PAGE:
Hayet is ranked at the top of the database as a Spanish teacher in her school district. After spending more than 10 years as a substitute, she would like to become a permanent teacher. But the situation doesn't seem to be improving, so some teachers have decided to find other jobs, which are often undeclared. Private tutoring is one of them, as it allows them to earn more money.

Individually or in small groups, students often pay for private tutoring with their teachers. "Everyone does it, whether it's substitute or Ministry teachers," she stated. "It's forbidden, and there are people who report those who still do it".

Hayet also recalled a former colleague of hers. The man spent several years on the waiting list, but his ranking did not allow him to teach. Having mouths to feed, he had to find another job, one that had nothing to do with teaching. "If a teacher is asked to substitute and declines, they lose all their rights," she noted.

Hayet has also turned to that option until 2014. "I worked as a seamstress, as a painter on construction sites", she recalled. She then used that money to cover her transportation costs when she would go to teach.

Weary of the pace of her work, she decided to make do with extra hours in private schools. Her husband also helps her in her daily life, "he bears all the expenses, our two daughters' and mine," she explained. When he gets fed up, he sometimes tells his wife, "I take care of you, not the ministry."

Some of Hayet's colleagues are in an even worse situation, forced to evade transportation fares to get to their place of work. If they are transferred to another school district, only a few of them would be able to afford to relocate and commute long distances every day.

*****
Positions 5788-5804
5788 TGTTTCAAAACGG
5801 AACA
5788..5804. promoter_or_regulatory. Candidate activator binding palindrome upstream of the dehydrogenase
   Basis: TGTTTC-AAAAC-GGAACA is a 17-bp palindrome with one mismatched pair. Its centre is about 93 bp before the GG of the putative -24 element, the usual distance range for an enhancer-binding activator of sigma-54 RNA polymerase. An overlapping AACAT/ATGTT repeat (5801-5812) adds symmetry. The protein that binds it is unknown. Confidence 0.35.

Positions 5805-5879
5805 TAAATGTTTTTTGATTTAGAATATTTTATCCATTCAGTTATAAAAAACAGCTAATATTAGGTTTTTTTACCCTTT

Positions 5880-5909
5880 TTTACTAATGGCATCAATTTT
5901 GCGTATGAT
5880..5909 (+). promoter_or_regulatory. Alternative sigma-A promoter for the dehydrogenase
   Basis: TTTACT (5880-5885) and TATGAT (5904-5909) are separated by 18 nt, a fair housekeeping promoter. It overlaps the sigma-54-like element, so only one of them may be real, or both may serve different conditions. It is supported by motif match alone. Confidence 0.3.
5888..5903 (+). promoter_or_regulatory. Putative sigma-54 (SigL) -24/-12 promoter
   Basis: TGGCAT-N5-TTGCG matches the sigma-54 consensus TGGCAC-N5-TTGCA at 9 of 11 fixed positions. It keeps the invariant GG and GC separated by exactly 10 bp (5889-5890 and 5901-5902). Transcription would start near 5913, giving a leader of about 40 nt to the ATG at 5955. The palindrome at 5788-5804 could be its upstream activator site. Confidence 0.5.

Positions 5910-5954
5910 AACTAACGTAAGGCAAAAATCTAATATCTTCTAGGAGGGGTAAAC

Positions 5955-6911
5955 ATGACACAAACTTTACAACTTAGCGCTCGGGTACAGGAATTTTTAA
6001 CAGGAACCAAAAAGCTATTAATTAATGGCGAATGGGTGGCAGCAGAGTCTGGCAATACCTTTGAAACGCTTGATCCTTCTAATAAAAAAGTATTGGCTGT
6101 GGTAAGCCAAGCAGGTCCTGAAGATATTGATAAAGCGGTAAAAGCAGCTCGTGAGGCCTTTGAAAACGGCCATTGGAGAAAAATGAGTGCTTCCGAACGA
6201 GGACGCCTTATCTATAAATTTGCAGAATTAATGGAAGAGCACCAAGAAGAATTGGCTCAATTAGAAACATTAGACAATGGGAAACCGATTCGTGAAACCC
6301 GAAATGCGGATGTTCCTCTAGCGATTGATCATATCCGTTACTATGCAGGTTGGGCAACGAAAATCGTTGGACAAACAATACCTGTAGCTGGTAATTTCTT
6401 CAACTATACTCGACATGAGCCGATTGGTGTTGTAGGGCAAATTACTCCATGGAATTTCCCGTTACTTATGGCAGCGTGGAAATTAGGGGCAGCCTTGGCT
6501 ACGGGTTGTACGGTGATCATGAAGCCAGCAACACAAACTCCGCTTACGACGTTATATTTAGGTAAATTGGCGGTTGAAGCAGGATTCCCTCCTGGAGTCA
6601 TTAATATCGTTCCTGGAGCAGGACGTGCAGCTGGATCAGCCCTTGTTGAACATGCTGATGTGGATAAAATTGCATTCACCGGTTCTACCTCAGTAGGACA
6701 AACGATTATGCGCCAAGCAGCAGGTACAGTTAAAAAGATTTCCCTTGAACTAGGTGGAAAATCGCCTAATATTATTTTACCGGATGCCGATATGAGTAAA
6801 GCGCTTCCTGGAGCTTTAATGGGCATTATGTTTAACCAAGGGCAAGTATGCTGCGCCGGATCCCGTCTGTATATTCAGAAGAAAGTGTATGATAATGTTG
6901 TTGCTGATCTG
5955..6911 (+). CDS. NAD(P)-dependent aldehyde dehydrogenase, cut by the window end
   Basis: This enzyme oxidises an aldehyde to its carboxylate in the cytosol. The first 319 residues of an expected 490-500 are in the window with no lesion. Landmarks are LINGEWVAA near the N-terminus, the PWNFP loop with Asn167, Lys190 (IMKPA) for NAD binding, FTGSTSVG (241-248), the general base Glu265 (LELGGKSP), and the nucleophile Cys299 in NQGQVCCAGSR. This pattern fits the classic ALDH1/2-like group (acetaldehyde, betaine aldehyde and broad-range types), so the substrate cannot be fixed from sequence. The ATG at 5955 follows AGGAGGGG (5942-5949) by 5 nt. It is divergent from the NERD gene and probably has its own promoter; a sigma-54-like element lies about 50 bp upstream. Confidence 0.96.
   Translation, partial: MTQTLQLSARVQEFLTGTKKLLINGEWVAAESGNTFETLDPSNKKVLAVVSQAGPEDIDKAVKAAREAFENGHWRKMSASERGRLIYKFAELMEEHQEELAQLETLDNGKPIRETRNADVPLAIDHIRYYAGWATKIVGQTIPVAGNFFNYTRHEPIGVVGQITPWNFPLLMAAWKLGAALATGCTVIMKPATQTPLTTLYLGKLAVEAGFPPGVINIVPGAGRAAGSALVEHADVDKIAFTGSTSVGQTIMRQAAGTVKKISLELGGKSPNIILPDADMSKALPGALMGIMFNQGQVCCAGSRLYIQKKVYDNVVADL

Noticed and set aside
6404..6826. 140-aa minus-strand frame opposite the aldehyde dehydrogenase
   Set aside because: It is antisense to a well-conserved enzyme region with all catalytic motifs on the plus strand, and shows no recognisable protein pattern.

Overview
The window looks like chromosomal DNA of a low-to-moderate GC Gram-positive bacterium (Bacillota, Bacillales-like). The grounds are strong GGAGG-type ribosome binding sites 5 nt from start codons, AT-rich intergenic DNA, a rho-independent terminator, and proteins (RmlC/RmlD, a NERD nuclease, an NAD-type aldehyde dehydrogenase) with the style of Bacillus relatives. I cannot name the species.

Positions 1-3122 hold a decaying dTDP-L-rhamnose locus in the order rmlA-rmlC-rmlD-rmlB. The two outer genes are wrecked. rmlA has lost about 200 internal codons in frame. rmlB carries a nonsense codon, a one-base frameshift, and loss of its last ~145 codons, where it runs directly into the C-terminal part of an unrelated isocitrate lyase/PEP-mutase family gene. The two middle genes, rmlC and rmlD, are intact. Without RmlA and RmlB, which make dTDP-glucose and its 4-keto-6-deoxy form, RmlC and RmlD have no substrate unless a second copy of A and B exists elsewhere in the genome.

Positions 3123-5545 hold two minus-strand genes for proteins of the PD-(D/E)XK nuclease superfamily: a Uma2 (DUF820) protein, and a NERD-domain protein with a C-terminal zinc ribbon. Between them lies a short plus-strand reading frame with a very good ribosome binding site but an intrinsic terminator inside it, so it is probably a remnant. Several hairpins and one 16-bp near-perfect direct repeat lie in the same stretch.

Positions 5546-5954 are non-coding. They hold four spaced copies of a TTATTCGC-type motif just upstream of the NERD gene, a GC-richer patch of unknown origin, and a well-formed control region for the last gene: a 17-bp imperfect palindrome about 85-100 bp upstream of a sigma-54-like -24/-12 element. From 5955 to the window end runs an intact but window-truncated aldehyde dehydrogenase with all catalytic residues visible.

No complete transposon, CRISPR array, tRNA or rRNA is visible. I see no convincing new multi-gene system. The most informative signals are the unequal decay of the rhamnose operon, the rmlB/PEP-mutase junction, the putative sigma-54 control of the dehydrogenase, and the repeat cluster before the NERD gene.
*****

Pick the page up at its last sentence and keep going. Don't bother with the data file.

But the impact of this job instability does not stop there. Teachers have to endure a great deal of stress, as they can never really make long-term plans.

Corruption within the database

But the problems don't end there. The teachers' database is in itself a source of many conflicts of interest and suspicions of corruption, since the substitute teachers' professional lives depend on the rankings established by the Ministry.  

The more experience a teacher has in teaching their subject, the more likely they are to get long term replacements. However, in order to obtain a certain position, there are frequent instances of misuse. "In some school districts, the teacher gets contracts based on the contacts they have. It's a matter of favoritism!" exclaimed Hayet, "The trafficking is done from within the database. The corruption is at the level of the spots".

"Some school districts even split up vacancies between different teachers! Students meet a new teacher every month."

The main problem is that substitute teachers cannot see the list of vacancies, but only their personal ranking. This prevents them from recognizing any misuse within the database.

Other teachers with limited professional experience would have no problem paying, if they could afford it, to move up in rank. That is not the case for Hayet. "I fight for my rights, every year", she proudly explained.

Yet, she recalled that the Ministry of Education had a vacancy filled by one of her former students two years ago. She was only given a substitute position, even though she is one of the highest ranked teachers on the database. As far as she is concerned, it is clear that her student either knew someone at the Ministry of Education or had to pay to secure a position.

Many teachers, whether union members or not, have been protesting against the terrible conditions in which they are forced to work. But these movements are not risk-free for teachers. Some of them fear that they will be dropped from the database because of their involvement in strikes and other demonstrations.

Because of their large number compared to the few positions available as well as the working conditions, substitute teachers often find themselves in a vulnerable position where the spirit of solidarity is broken. They know full well that if they don't teach their classes, other people wouldn't hesitate to take their place.